The New York Times has an op-ed by Robert Frank on how to deal with violent crime, suggesting police view the problem as a dynamic game, where if they announce and credibly target one gang for crackdown, they can quickly achieve success, and then move on to the next gang, all the while credibly threatening to revert to the first gang if they act up, and thus quickly bring about a general reduction in crime as long as the "order" is public knowledge... turtles all the way down kind of thing. And then over in The New Yorker Jon Anderson deals with a similar problem- ethnographic understanding of the favela gang lords in Rio de Janeiro.
And this reading about warlords and gangsters got me thinking about the opposite problem, which is Special Envoy Gration's problem, of how to sequentially get a bunch of small fractured rebel groups to agree to something. Of course, the something that they have to agree to is one thing, and then how to get them to agree is the other thing. Suppose we knew what the something was; say it was that they would publicly announce a chain of command and a structure of allegiances... i.e., who is to be king, and who sub-king, and so on. Moreover, simultaneously, the king would announce what the conditions were for serious negotiations with Khartoum. Finally, the whole group would commit to some costly action to show their credibility (like abandoning their positions and massing in some area protected temporarily by UNAMID). So how to get the fractured groups to agree? Do you start with the largest group and then work down to smaller and smaller groups? Or start with the smaller groups, form a coalition, and then approach the larger groups.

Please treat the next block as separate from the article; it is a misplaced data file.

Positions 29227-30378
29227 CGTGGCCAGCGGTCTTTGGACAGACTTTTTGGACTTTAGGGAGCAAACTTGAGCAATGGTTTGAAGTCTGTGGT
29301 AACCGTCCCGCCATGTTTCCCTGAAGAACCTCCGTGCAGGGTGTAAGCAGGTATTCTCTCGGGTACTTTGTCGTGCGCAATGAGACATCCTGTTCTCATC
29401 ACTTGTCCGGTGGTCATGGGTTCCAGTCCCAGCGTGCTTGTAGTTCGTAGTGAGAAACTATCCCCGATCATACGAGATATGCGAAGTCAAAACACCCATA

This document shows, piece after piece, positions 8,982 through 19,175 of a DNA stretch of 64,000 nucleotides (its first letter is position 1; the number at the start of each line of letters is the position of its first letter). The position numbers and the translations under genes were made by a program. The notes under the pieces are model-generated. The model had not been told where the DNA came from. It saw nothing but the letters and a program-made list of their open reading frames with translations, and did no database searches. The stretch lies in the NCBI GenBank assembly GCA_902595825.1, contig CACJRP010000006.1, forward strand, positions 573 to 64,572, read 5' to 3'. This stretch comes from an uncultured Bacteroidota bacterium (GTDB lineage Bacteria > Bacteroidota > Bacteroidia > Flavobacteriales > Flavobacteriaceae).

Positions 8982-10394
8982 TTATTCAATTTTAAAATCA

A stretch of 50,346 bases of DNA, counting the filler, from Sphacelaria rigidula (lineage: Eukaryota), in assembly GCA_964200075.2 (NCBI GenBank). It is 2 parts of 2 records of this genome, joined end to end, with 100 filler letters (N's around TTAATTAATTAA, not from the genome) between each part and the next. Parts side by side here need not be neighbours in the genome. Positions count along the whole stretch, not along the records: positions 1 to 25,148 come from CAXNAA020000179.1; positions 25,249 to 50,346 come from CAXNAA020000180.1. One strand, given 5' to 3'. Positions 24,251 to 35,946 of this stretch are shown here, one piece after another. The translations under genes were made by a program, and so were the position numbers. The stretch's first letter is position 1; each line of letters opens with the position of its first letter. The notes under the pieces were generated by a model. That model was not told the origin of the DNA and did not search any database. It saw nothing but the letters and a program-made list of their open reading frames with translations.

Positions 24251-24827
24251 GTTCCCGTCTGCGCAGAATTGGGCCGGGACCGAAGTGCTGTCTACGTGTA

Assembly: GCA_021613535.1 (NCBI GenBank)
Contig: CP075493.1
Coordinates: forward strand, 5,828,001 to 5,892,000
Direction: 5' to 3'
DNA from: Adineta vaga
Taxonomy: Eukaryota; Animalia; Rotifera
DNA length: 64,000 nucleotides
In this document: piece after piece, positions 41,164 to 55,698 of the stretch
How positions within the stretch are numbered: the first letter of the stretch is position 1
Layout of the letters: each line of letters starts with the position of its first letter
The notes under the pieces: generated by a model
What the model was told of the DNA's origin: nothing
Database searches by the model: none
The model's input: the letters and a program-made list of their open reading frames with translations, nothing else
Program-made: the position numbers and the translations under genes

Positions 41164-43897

In these kinds of problems, it is usually "garbage in, garbage out" style theorizing, in that certain assumptions will get you one direction and other assumptions will get you the other direction, largely because in strategic situations like this modeling the outcome depends on what you assume about the behavior of the actors, and for sure the assumption that they are "rational" present-discounted risk-averting calculators with infinite horizons blah blah is not a good assumption, but that means that there is little basis to choose from alternative assumptions. But I still wonder whether they might not be some robust (i.e., unable to argue with the logic) result out there. Or some codification of common sense- maybe something like, "there is no robust algorithm, so just keep experimenting patiently with various formulas until you hit paydirt."
Do teachers skip class because of low pay? - Teacher absenteeism is a huge problem in developing countries, wasting up to a quarter of all spending on primary education in developing countries. The 20...